Mann repressed the plaguing thoughts. He tried to calm himself. He looked deliberately at the four men. Either of two seemed a likely possibility as the driver of the truck: the square-faced one in the front booth and the chunky one in the jumpsuit sitting at the counter. Mann had an impulse to walk over to them and ask which one it was, tell the man he was sorry he’d irritated him, tell him anything to calm him, since, obviously, he wasn’t rational, was a manic-depressive, probably. Maybe buy the man a beer and sit with him awhile to try to settle things.

He couldn’t move. What if the truck driver were letting the whole thing drop? Mightn’t his approach rile the man all over again? Mann felt drained by indecision. He nodded weakly as the waitress set the sandwich and the bottle in front of him. He took a swallow of the beer, which made him cough. Was the truck driver amused by the sound? Mann felt a stirring of resentment deep inside himself. What right did that bastard have to impose this torment on another human being? It was a free country, wasn’t it? Damn it, he had every right to pass the son of a bitch on a highway if he wanted to!

Oh, hell, he mumbled. He tried to feel amused. He was making entirely too much of this. Wasn’t he? He glanced at the pay telephone on the front wall. What was to prevent him from calling the local police and telling them the situation? But, then, he’d have to stay here, lose time, make Forbes angry, probably lose the sale. And what if the truck driver stayed to face them? Naturally, he’d deny the whole thing. What if the police believed him and didn’t do anything about it? After they’d gone, the truck driver would undoubtedly take it out on him again, only worse. God! Mann thought in agony.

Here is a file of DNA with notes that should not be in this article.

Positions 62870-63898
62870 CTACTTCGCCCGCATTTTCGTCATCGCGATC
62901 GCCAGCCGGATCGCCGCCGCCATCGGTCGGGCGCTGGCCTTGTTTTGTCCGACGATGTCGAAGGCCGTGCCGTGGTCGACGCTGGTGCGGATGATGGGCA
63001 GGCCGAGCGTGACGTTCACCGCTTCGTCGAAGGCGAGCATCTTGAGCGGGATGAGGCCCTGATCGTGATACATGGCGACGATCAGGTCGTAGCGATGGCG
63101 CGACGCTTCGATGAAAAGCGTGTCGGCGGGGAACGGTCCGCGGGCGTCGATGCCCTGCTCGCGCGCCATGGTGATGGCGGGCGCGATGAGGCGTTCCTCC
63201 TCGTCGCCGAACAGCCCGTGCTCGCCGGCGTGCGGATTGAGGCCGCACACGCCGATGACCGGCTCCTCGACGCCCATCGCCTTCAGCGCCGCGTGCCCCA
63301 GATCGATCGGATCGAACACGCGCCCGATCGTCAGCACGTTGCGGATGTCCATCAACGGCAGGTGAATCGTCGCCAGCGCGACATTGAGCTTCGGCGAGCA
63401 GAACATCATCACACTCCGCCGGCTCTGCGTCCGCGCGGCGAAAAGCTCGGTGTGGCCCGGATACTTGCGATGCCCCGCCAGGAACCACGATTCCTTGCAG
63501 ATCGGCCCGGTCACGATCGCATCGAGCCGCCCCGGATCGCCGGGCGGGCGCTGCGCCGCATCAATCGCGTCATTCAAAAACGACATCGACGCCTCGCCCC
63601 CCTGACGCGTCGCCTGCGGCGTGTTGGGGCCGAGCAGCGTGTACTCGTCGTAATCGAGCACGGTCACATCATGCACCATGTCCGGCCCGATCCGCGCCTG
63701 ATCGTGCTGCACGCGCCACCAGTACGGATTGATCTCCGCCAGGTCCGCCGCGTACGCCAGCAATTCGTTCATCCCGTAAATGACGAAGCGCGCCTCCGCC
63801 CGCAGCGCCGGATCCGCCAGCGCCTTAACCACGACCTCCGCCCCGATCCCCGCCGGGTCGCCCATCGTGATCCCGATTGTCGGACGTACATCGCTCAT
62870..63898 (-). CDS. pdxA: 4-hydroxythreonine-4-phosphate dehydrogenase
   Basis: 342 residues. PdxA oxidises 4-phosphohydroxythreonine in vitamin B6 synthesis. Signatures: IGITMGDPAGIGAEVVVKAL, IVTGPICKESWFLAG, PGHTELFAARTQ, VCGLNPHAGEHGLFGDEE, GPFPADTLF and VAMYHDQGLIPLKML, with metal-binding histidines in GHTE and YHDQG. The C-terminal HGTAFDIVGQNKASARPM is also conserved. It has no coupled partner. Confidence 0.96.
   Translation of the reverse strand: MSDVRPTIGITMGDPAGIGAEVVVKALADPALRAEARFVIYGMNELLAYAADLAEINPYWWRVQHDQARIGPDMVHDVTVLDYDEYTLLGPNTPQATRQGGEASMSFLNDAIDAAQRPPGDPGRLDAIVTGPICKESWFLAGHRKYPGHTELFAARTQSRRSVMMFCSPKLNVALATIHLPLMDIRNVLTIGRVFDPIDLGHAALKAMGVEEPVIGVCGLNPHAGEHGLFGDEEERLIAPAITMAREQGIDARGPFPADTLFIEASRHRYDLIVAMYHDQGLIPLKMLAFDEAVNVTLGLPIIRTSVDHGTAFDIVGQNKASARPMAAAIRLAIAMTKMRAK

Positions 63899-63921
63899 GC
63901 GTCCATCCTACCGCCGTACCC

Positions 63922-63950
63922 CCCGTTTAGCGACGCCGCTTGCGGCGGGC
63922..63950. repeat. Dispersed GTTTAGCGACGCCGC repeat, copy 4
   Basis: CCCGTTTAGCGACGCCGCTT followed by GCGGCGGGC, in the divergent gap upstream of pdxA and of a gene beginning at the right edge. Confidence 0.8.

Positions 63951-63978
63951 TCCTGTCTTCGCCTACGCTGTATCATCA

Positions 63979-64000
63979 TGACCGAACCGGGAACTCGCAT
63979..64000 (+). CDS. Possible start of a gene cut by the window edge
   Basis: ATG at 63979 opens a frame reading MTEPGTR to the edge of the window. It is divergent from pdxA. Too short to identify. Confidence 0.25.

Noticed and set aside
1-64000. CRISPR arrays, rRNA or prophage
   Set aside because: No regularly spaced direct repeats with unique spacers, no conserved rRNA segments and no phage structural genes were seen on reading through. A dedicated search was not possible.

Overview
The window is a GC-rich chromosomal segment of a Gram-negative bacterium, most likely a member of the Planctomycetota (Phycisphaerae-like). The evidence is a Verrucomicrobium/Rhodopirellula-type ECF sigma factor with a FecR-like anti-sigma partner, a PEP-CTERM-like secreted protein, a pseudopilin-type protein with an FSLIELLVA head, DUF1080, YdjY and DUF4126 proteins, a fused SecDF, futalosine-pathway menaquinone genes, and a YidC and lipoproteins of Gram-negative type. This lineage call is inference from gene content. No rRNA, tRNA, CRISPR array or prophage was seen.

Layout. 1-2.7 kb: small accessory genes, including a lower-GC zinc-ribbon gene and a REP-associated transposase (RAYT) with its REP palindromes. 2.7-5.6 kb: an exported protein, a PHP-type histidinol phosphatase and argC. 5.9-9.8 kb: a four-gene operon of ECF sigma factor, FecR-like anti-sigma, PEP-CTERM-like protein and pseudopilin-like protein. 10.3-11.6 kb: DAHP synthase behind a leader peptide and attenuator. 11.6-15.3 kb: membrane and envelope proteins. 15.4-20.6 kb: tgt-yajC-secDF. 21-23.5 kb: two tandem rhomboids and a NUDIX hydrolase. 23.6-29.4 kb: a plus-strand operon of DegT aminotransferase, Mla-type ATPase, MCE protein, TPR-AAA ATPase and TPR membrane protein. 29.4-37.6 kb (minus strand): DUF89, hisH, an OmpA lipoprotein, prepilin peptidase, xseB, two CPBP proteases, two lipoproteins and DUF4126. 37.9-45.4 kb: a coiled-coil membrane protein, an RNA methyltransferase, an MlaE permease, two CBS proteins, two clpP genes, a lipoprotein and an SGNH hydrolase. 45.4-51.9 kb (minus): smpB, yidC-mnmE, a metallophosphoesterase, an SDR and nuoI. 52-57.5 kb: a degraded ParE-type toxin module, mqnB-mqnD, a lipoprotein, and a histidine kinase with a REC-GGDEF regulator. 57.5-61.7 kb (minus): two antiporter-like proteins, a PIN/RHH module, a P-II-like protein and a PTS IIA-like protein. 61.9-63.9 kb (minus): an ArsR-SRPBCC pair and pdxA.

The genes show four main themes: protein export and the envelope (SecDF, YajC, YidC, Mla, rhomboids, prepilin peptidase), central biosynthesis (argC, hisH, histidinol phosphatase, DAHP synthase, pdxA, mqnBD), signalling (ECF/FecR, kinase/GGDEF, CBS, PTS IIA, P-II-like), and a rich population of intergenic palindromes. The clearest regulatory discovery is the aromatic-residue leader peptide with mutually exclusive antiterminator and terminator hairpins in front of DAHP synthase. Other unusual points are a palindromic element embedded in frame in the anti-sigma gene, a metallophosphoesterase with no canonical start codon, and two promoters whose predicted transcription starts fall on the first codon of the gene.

The sandwich tasted flat, the beer unpleasantly sour. Mann stared at the table as he ate. For God’s sake, why was he just sitting here like this? He was a grown man, wasn’t he? Why didn’t he settle this damn thing once and for all?

His left hand twitched so unexpectedly, he spilled beer on his trousers. The man in the jump suit had risen from the counter and was strolling toward the front of the cafe. Mann felt his heartbeat thumping as the man gave money to the waitress, took his change and a toothpick from the dispenser and went outside. Mann watched in anxious silence.

The man did not get into the cab of the tanker truck.

It had to be the one in the front booth, then. His face took form in Mann’s remembrance: square, with dark eyes, dark hair; the man who’d tried to kill him.

Mann stood abruptly, letting impulse conquer fear. Eyes fixed ahead, he started toward the entrance. Anything was preferable to sitting in that booth. He stopped by the cash register, conscious of the hitching of his chest as he gulped in air. Was the man observing him? he wondered. He swallowed, pulling out the clip of dollar bills in his right-hand trouser pocket. He glanced toward the waitress. Come on, he thought. He looked at his check and, seeing the amount, reached shakily into his trouser pocket for change. He heard a coin fall onto the floor and roll away. Ignoring it, he dropped a dollar and a quarter onto the counter and thrust the clip of bills into his trouser pocket.